Yet despite the predominantly ethnic tone, the selective reader could tease out some universalist passages such as: Know ye therefore that they which are of faith, the same are the children of Abraham. And the scripture, foreseeing that God would justify the heathen through faith, preached before the Gospel unto Abraham saying, In thee shall all nations be blessed. So then they which be of faith are blessed with faithful Abraham (Gal. 3:6-9).13

    In the Bible, as in the writing of many Americans, a predominantly ethnic message is in tension with the logical implications of an underlying universalist communal philosophy. Nevertheless, the cosmopolitan utterances should not be construed as representative of the temper of the times.


    The Colonial Period

    Just what was the temper of American nationality? David Hackett Fischer writes that the United States began as a collection of cultural regions based around core English settler ethnies. In New England, the Puritans were dominant, in the Middle Atlantic States, it was the Quakers, in the Coastal South it was the South English Cavaliers and in the Appalachian hinterland, Anglo-Scottish Presbyterians predominated. The social characteristics of these founding groups are given in figure 1 below.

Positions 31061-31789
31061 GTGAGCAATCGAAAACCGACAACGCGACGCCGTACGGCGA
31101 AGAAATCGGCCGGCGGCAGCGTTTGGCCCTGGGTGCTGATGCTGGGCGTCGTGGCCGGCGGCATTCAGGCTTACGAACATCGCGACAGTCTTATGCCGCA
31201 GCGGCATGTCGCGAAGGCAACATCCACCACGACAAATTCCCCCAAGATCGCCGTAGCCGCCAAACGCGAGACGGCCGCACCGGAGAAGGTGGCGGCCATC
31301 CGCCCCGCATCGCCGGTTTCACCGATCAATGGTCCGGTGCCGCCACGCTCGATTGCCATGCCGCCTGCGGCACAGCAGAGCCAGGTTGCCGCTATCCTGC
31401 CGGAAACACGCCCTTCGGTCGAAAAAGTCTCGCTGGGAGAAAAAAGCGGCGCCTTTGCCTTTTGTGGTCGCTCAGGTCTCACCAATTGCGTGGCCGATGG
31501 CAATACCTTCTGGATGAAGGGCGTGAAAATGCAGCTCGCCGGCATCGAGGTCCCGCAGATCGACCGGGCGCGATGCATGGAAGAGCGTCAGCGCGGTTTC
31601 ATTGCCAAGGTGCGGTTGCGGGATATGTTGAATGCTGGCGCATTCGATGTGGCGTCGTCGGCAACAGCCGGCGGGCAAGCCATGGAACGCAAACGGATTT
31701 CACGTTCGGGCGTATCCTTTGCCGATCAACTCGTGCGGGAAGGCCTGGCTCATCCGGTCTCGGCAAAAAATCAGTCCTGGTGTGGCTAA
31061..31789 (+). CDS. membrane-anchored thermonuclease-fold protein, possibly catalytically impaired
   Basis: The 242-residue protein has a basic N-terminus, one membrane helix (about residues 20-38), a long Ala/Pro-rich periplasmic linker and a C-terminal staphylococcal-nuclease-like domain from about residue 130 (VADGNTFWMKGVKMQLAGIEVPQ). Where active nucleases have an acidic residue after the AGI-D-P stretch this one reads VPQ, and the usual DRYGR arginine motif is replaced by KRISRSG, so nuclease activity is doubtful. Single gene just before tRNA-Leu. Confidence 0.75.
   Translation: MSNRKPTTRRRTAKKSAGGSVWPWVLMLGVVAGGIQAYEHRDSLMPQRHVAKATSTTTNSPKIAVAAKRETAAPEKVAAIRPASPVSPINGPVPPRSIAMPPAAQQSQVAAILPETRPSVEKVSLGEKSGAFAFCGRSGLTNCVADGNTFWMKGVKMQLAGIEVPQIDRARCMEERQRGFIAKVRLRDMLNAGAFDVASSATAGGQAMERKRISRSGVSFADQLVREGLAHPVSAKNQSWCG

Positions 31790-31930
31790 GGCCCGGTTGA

Figure 1. English Origins of American Cultural Regions in the Colonial Period

    English Region of Origin
    East Anglia South and West North Midlands Anglo-Scottish
    Borderlands
    American
    destination
    Massachusetts Virginia Delaware Valley Backcountry
    Religion of migrants
    Congregational Anglican Friends (Quaker) Presbyterian and Anglican